“Hey Jer,

Thanks for getting me the LSAT score in a timely fashion, You should see something from me in poster form by Monday. I want to go with some slogan like “Perfection has a price, and it’s $40” and in the body copy explain a little more about your rates. I have two major ideas right now. I want to do one where we have a little paper bag with the Kaplan logo on it (I’ve seen them give out these bags with snacks to test-takers on the day of) on the top of the poster and put underneath in big bold words: 
Ad#1:
YES, IT’S CUTE THAT OUR COMPETITORS OFFER SNACKS THE DAY OF YOUR LSAT. BUT AT $1200 ISN’T IT LITTLE STEEP?
Especially if you don’t get the score you want. 
At just $40/hr Jer will show you how he got his perfect score with time to spare. The most effective way to get the best results in the least amount of time. For your first session we won’t charge if you’re not satisfied. 
No Snacks. No B.S. No Risk. TRY US.
JERXXXXXXXXXXX: Perfection has a price, and it’s $40
email:xxxxxxxxx@gmail.com
This text will go over your LSAT sheets, which I will fade out except for your score. We can circle the score with a red pen after you photocopy the posters.
Ad #2:
Take the hardest logic game we can find (the one that only 1% of people are supposed to get), and you will show on paper how to solve it in your most efficient manner:
YOU HAVE TO FIGURE THAT A GUY WHO DID WHAT 99% OF LSAT TAKERS COULDN’T IN LESS THAN 30 SECONDS CAN SHOW YOU A THING OR TWO BEFORE IT’S YOUR TURN TO TEST. 
Jer solves answer answer here… giant red check mark next to your scantron bubbled answer. “% people who got this right: 1. Person who got it in 30:05 seconds: Jerxxxxxxxxxxx”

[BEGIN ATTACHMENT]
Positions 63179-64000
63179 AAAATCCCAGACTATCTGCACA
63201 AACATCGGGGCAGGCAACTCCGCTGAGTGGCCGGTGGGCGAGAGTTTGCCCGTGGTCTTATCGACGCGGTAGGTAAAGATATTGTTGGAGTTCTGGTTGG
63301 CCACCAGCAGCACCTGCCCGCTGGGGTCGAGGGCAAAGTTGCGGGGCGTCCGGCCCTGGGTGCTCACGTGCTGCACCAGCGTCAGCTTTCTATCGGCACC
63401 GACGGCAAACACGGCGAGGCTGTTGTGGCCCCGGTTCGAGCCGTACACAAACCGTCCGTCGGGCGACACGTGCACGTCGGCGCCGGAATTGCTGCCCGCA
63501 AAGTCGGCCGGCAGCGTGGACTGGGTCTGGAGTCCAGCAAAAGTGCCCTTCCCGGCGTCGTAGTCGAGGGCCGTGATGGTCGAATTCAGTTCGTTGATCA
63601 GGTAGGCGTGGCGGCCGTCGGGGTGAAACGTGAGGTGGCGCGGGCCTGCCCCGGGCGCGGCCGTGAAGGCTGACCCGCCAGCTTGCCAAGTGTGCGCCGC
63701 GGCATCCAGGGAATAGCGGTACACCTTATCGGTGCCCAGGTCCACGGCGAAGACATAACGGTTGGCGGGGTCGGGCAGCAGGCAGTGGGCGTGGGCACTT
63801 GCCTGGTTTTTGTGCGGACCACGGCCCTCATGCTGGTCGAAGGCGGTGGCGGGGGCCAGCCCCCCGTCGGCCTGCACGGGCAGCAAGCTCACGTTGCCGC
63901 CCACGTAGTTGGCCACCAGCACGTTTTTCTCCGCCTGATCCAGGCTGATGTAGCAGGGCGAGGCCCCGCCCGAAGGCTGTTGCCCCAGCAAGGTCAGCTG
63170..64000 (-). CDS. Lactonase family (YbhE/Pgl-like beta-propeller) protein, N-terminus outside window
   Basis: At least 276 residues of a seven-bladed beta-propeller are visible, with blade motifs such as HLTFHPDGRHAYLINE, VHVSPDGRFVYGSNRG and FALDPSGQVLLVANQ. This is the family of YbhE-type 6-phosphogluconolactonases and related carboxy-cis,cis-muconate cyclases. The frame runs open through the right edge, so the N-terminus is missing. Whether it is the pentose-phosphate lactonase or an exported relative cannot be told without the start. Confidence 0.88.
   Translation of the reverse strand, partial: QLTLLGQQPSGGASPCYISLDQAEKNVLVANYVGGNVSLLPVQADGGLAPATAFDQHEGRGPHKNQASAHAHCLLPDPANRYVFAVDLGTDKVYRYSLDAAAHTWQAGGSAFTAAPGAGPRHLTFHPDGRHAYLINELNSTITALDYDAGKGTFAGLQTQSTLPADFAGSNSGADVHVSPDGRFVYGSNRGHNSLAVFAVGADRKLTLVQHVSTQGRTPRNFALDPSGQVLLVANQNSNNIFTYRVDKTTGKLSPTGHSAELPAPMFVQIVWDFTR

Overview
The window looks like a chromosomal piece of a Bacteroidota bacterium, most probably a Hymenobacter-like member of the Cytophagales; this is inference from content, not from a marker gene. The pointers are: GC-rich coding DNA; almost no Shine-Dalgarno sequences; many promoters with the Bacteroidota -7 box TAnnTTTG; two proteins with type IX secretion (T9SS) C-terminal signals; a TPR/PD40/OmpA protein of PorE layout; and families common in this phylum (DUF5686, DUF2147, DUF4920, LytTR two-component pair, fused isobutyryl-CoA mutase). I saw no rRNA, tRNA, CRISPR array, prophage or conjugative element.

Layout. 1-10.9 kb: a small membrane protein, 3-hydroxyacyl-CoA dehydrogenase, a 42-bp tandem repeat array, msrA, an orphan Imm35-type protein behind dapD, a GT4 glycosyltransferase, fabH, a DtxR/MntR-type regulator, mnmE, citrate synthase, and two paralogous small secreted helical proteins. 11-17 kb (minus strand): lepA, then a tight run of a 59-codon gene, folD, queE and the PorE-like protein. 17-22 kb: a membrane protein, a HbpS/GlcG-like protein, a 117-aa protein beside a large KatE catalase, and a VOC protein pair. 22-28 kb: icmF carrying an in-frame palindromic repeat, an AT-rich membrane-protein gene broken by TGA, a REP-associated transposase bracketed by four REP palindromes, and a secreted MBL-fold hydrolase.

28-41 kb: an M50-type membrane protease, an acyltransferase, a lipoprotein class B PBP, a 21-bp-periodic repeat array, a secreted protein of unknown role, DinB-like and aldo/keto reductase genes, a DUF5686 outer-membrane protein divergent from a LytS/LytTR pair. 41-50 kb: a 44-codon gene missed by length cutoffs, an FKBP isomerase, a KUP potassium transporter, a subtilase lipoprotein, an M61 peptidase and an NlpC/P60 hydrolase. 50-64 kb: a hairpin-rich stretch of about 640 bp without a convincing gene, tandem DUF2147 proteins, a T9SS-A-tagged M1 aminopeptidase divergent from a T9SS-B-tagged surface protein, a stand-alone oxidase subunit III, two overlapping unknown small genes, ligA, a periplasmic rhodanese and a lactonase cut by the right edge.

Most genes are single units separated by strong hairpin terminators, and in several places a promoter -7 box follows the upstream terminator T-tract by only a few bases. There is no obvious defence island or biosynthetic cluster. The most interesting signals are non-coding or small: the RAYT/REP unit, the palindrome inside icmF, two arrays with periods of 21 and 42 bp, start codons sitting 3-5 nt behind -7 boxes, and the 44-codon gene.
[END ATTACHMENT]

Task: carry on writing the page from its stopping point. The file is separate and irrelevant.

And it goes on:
WHAT WE CAN’T FIGURE OUT IS WHY HE’S ONLY CHARGING $40 AN HOUR FOR IT, AND OFFERING YOU YOUR MONEY BACK AFTER SESSION 1 IF YOU’RE NOT SATISFIED. THIS WHEN HIS COMPETITORS ARE CHARGING AT LEAST THREE TIMES AS MUCH.
STILL, WITH NO RISK, WHY NOT TRY HIM OUT? 
AFTER ALL, IF JEREMIE CAN DO THIS IN 30 SECONDS, IMAGINE WHAT HE CAN DO IN 60 MINUTES.
JXXXXXXXXXXXXX: Perfection has a price, and it’s $40
email:xxxxxxxxx@gmail.com

These are my two main ideas, lemme know what you think.
Hope all this helps,
aRTie”
Incidentally, I will post these ads here when they’re finished, so expect to see something next week.
While a lot of it seems to be body copy, it will nonetheless be effective because we will have incorporated a visual element, and what better way to catch the attention of potential LSAT takers than with a perfect score promptly displayed on a poster? 
With Ad #2 I pun off the ‘figures’ sketched out for the purpose of solving a logic game, and the ‘figuring out’ of people wanting to learn. It may not be clear enough, so I may add a little ‘fig.1’ beside his demonstration. 
Ad #1 is a bit more direct, while the second is a little more subtle. Ultimately it will be interesting to see which people respond to better. I want to make ads that are unpretentious, to which people will respond personally. I will likely write a post at some point explaining how I believe ads in future should try to interact on a personal level.
I welcome all comments and suggestions. Please let me know how you might improve this or what your thoughts are. Once the final versions are up I hope what I’m saying will make more sense.